Kyleigh’s Law requires young drivers to display a special decal. It has inspired many more.
Kyleigh’s Law (S2314) is a motor vehicle law in New Jersey. It requires any driver under age 21 who holds a permit or probationary (formerly provisional) driver’s license to display a $4 pair of decals on the top left corner of the front and rear license plates of their vehicles. The decals are mandatory as of May 1, 2010.
Fogie’s Law (S4524) requires any male driver over the age of sixty five to display $100 gray decal on the top right corner. This new law will improve police identification of older men who happen to drive ludicrously slow in the passing lane. Critics of the law cite the redundancy since the brimmed fedora hat in the back window already profiles older male drivers. Supporters agree, but claim that hats do nothing to generate needed funds.
Harriet’s Law (S7251) requires all mothers of children under the age of 18 to display a $200 yellow decal on the bottom right corner of license plate. This new law, which will dramatically improve state transportation coffers, will help identify potential erratic women drivers whose squabbling children in the backseat make it difficult for women to adhere to stop signs, yellow lights, no turn on red signs, and pedestrian crosswalks.
Sam Adams’ Law (S8625) requires all card-carrying members of the Tea Party to display a $1 yellow decal of the snake with the words “Don’t Tread on Me.” The highly controversial new law promises to identify potentially dangerous drivers who, listening to Rush Limbaugh on Sirius Radio, pound the dashboard, shout obscenities into the windshield, and refuse to yield at clearly posted regulations because “they have a right to do what they want to do.”
As a compromise, Tea Party members may appeal for a refund of this “unjust taxation” through the Division of Motor Vehicles. Processing the refund may take as much as three years, which, of course, comes with a prorated interest rate as set by the Federal Reserve Bank — an irony that escapes most members.
Rogaine’s Law (S7262) requires all men between the ages of 40 and 60 to display a $300 blue decal on front and back license plates. This lucrative new law was established to help identify men who have become, in effect, teenagers once again. Police will now be able to spot speeders, tailgaters, drunken drivers, and drivers with very young and very blonde women in the passenger seat of sporty red convertibles.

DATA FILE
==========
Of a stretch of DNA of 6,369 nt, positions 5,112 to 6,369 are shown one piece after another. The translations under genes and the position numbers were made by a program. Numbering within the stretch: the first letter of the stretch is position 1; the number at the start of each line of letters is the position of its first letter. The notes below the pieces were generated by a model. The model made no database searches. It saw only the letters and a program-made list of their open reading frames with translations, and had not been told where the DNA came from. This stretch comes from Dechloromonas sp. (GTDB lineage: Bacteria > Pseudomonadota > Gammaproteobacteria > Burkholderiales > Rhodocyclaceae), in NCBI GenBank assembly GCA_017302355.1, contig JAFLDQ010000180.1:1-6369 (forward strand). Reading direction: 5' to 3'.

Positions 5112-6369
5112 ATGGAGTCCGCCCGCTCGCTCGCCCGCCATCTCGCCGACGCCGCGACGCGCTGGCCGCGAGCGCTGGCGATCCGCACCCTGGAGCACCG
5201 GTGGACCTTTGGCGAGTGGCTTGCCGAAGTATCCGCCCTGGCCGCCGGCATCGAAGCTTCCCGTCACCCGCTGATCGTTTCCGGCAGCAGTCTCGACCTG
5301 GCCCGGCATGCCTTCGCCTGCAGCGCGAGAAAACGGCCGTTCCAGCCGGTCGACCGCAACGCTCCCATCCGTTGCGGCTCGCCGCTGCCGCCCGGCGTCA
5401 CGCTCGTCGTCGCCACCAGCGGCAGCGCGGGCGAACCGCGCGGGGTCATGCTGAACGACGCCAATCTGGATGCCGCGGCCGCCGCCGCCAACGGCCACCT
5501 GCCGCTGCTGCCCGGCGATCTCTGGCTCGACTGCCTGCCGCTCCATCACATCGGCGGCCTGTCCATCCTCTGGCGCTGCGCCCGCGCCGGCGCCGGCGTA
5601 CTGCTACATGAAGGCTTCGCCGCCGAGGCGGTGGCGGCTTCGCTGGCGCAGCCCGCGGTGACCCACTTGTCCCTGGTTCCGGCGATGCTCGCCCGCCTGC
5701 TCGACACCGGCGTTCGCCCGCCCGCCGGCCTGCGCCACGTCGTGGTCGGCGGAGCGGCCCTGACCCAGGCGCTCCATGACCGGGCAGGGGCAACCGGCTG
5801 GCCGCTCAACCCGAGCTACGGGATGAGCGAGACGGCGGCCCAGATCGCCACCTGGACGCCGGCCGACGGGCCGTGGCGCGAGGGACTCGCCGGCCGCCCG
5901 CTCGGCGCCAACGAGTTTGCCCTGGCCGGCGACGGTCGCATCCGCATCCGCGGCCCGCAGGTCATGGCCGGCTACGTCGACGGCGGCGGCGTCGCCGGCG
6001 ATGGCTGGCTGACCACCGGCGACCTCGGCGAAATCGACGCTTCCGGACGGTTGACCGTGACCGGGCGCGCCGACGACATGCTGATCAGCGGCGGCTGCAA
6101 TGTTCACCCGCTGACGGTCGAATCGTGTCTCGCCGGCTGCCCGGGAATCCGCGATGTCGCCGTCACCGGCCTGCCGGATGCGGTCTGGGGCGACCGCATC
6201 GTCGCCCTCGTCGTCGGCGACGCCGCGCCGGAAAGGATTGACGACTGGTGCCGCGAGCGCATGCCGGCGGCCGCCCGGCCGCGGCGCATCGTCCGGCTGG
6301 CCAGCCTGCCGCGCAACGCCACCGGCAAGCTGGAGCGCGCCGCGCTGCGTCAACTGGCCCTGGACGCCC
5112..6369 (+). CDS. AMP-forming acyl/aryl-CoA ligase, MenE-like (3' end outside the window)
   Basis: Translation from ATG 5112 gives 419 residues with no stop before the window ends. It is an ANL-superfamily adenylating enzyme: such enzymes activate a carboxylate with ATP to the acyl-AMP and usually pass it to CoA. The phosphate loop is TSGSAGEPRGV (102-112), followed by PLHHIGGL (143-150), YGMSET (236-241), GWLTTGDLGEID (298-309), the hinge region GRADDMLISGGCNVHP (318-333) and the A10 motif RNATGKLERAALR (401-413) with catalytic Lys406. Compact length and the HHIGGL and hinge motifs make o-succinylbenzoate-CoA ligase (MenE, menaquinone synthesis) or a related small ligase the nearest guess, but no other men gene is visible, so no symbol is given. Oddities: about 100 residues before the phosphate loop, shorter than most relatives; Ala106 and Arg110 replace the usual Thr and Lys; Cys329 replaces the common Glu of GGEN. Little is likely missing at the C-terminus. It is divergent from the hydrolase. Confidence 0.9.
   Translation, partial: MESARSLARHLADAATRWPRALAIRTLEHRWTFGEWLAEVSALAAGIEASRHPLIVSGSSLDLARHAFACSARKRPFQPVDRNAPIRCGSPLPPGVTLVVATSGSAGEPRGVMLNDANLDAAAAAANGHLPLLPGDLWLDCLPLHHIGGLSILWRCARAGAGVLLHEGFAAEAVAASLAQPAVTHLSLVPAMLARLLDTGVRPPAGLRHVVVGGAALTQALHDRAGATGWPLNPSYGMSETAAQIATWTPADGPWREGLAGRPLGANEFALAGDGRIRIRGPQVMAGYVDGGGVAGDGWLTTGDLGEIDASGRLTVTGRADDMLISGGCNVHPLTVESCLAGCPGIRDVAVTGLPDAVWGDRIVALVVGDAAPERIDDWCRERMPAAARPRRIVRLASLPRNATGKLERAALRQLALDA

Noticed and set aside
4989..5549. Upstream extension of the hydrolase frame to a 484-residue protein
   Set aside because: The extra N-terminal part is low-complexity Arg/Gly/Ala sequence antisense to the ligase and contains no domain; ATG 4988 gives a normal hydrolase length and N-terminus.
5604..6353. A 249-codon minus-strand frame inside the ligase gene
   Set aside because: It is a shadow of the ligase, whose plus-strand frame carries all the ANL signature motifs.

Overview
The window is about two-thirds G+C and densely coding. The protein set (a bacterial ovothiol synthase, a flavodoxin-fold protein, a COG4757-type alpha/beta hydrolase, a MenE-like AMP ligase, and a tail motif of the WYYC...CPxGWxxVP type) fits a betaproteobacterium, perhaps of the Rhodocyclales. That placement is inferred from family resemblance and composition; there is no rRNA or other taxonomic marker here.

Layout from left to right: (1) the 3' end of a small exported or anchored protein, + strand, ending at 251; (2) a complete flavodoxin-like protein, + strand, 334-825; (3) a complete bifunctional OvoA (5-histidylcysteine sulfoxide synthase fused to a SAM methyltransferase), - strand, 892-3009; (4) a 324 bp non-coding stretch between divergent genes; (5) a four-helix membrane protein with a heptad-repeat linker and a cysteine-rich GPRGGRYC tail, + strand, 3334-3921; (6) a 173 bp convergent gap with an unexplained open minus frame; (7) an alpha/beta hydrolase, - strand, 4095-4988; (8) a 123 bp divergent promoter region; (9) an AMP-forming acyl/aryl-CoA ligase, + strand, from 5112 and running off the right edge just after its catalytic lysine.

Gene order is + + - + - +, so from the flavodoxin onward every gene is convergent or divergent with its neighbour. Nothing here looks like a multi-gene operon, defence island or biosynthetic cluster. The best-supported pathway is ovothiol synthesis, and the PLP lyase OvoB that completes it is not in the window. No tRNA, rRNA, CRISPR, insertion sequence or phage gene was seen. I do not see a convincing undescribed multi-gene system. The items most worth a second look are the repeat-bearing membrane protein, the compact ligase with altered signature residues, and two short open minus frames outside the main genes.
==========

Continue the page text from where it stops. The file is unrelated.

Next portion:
Public Menace Law (S8742) requires all women shorter than 5’2 and over sixty years of age to install at great cost four flashing orange lights on each side of the car to allow police and fellow drivers to understand that a woman who cannot see over the wheel that indeed such a menace does exist and to stay clear of the flashing orange car. The exorbitant cost will hopefully persuade such drivers to stay home and knit sweaters and take care of the cats.
Barbra Streisand’s Law (S3434) requests all gay, lesbian, and transgender drivers to display a rainbow magnetic banner along both sides on an automobile. Trucks are exempt because gay drivers do not drive trucks. Lesbians, however, beg to differ and have instead adopted a rainbow flag, hoisted high above the cab of their F150. Fans of the new law state that it has helped them locate the toniest of shops and coziest of cafes. Critics of the new law state that “Wow! I didn’t know how many gays are on the road! Guess we have to accept them.”
The law was conceived by members of the New Jersey Gay Pride Community to advance awareness and acceptance of gay membership in society. The fee is optional, but state officials, off the record, have claimed that the donations of this new “request” have generated enough to build that new tunnel from New Jersey to New York, with the promise that the tunnel be called, “The Bette Davis-Judy Garland-Liza Minnelli-Donna Summer-Saint Sebastian-Elton John and Freddy Mercury Tunnel of Gay is Good.” Barbra Streisand is suing for her name to be removed from the legislation.